Carnival costume in Mexico

Mexico does not come immediately to mind when thinking about Carnival/Mardi Gras, but it does has a number of important events and unique traditions. According to Mexico Desconocido, there are ten important Carnivals in the country: those in Mazatlan, Veracruz, Campeche, in various small towns in Morelos, Mérida, Huejotzingo, Puebla, Pinotepa de Don Luis, Oaxaca, Chamula and Huistan, Chiapas, Tlaxcala and Ensenada, California. However, there are quite a few more.

Carnival parade in Veracruz (credit:Saulo ren)

Those in major cities such as Mazatlan, Veracruz, Campeche and Ensenada are very similar to those held in the famous locations of Rio de Janeiro and New Orleans, though Mexican themes show up in parades, especially floats. Giant colorful monsters called alebrijes, based on a handcraft of the same name, have also begun to be seen regularly in these events.

Though not common, costumes mocking authority still appear

Perhaps more interesting and more “authentic” are the carnivals held in small towns in certain areas of the country. Carnival has a complicated history in Mexico, alternately supported and banned (mostly for making fun of authorities and upper classes) during the country’s history. For this reason, the small-town carnivals have developed mostly independent from one another, often integrating local dress, music and other customs. Most importantly, the traditional dress, masks and other paraphenalia are almost always made by either the participants themselves or by local craftspeople.


The largest of these “small” Carnivals is in Huejotzingo. Most of the 4-day event is very loosely based on the Battle of Puebla, focusing on four “armies” distinguished by dress style, wearing masks meant to depict Europeans and stage rifles which use real gunpowder. The vast majority of the participants are divided into four groups, depending on what section of the old town the participant lives or is otherwise connected to. Two  of the group represent the invaders: Zuavos and Turcos and the other two the Mexican defenders: Zacapoaxtlas and Indio Serranos. Each has a specific style of dress to wear and all carry handmade wooden prop muskets/rifles, which blast real gunpowder (but no bullets). These costumes are not cheap, costing participants up to 30,000 pesos or more depending on materials and complexity. Almost all participants, wear bearded wax masks which originally designed for dances where Europeans were depicted.


Carnival celebrations in Morelos almost always center on dancing figures called Chinelos, men in heavy embroidered dress-like garment, tall hat and mask. The masks and dress of Chinelos originally developed as a means to make fun of Spanish colonial overlords and their fancy dress by the indigenous, but over time Chinelos has evolved to their own particular style. Chinelos appear in other celebrations year-round (particularly popular at weddings and certain processions) but are essential to Morelos carnivals.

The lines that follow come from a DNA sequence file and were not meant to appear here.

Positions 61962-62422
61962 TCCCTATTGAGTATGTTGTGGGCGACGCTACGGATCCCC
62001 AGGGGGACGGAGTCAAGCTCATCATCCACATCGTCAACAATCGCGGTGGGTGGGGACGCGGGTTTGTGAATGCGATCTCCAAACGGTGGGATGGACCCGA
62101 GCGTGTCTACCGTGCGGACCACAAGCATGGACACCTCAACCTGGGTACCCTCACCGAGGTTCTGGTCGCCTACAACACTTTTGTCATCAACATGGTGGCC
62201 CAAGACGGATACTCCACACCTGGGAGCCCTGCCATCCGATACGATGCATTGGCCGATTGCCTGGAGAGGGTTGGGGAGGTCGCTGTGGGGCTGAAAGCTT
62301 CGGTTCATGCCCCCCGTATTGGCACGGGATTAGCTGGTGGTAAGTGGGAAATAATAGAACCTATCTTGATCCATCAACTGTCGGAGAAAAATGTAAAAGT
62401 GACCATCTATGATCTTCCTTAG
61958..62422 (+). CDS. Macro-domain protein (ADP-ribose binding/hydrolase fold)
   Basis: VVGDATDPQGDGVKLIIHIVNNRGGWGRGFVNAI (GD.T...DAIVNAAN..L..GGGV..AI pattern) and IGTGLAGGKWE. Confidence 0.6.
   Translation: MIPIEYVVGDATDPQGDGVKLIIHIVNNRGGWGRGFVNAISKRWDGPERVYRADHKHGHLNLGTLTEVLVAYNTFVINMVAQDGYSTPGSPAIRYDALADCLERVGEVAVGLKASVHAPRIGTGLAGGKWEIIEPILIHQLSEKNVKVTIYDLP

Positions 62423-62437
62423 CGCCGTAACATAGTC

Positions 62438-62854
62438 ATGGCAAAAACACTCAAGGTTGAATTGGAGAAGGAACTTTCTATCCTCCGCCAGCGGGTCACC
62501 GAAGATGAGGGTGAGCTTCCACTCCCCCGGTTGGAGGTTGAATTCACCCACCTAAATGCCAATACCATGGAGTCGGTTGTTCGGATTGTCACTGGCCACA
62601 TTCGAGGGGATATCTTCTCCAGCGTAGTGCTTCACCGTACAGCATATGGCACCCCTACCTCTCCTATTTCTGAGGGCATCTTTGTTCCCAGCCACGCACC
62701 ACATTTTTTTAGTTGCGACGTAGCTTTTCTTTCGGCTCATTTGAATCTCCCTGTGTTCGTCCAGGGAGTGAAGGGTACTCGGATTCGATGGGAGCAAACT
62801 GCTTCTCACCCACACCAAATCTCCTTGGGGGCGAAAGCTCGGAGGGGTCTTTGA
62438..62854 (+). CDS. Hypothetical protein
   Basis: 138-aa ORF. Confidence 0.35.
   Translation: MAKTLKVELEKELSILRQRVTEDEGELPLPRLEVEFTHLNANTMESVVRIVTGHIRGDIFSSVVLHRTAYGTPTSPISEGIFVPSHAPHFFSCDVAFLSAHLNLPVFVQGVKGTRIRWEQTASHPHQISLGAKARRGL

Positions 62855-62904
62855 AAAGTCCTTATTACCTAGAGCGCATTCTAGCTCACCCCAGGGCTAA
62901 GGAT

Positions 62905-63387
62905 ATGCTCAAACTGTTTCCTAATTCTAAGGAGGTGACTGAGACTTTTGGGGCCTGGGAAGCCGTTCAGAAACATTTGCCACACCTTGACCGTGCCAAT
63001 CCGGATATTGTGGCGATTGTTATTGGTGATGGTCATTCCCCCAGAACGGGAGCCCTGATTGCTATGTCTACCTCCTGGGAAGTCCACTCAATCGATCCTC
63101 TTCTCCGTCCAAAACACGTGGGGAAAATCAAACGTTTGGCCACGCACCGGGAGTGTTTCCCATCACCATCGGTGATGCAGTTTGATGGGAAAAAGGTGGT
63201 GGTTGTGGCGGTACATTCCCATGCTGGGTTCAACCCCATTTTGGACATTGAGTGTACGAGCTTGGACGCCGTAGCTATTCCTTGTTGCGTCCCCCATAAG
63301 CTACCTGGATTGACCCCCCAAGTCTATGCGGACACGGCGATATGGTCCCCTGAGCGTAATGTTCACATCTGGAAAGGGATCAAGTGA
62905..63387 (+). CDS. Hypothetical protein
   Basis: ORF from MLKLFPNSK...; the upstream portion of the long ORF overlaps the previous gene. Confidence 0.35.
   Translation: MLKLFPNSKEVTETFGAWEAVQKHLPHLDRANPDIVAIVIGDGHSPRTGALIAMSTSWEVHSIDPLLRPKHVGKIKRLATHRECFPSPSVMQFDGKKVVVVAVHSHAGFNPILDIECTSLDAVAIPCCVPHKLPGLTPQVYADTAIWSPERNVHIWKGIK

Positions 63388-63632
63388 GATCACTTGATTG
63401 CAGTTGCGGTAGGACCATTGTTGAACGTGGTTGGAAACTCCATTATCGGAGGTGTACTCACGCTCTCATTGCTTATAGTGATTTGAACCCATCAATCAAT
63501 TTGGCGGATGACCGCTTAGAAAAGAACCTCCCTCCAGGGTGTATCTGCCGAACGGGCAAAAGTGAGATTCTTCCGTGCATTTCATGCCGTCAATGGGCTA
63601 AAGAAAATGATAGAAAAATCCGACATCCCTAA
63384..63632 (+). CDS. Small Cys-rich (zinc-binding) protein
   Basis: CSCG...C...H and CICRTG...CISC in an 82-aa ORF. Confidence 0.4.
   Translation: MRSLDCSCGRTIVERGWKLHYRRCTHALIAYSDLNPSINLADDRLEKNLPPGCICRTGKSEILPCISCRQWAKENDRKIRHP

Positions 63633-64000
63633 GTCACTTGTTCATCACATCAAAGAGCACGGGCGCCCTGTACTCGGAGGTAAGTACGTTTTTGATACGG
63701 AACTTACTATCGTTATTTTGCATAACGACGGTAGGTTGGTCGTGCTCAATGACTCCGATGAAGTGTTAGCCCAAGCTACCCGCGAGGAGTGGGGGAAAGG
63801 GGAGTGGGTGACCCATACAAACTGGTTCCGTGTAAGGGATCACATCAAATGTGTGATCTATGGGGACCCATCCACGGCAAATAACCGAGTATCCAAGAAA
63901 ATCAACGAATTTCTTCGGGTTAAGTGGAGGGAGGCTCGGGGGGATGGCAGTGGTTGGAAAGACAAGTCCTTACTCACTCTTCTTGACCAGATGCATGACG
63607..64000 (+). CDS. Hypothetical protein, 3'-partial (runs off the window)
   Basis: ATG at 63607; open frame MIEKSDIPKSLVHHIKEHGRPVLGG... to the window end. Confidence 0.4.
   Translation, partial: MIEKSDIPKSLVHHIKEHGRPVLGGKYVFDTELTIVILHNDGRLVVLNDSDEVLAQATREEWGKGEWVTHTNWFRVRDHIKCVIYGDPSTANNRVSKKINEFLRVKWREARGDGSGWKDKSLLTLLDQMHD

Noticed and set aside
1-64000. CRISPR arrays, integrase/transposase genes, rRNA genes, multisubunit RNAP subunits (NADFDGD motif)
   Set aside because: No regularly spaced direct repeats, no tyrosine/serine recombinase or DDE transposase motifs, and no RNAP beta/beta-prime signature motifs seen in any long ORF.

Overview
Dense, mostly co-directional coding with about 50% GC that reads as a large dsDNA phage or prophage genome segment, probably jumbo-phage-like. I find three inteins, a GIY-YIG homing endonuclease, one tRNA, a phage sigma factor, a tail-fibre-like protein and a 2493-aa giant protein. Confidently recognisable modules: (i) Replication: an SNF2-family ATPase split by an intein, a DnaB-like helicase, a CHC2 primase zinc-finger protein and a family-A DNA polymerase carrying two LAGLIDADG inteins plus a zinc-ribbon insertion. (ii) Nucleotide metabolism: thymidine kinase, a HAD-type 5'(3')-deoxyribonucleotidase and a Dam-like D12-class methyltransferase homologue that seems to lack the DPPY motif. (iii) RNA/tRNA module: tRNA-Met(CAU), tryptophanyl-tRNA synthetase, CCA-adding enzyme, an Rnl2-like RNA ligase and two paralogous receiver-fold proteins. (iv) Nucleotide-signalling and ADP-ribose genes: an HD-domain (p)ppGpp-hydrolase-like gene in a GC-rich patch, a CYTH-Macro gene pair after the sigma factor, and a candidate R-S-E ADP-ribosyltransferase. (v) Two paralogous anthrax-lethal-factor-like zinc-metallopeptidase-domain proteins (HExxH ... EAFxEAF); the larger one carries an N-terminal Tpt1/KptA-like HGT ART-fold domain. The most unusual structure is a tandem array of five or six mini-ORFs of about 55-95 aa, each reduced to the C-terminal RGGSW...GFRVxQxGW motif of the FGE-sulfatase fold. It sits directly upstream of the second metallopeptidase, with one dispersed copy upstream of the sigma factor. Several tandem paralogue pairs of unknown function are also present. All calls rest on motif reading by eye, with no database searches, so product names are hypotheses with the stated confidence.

In Tlaxcala, dress varies. Masks are often of Europeans but what distingushes them is use of indigenous-style headdresses and other elements.

At the Tlaxcala Carnival (credit:Fernando Tlx)
Traditional charro costumes, man in tradtional mask in Acatitlán, Mexico City

In Mexico City, there are no city-wide celebrations (again because of past prohibitions), but a number of communities which were at one time rural and disconnected from the capital, have preserved carnival to varying degrees. These include Santa Maria Acatitlan (on east end of town) and Peñon de los Baños (now bordering the city airport). Since these communities have become part of the city, many  of their carnivals have lost some or much of their traditional character, with carnival costumes mimicing those in other major cities and/or using pre-fabricated ones related to pop culture. The traditional costume for Acatitlan is based on the charro. Those in Peñon de los Baños are similar to those of Huejotzingo, especially the use of Renaissance-style garb, wax masks and prop guns. The reason for this is that this neighborhood experienced a large influx of migrants from Huejotzingo in the 20th century, which had a great impact on its development. While based on the Puebla tradition, costumes here vary much more, as they are not constrained by four, well-defined groups of participants with very specific roles to play.

More traditional costumes of Peñon de los Baños with variations, including some very non-traditional elements.

Carnival 2017 ends 28 February, with most of the main events happening on that day. Carnival 2018 will be from 10 to 13 February.

All photos by Leigh Thelmadatter or Alejandro Linares Garcia unless otherwise noted.


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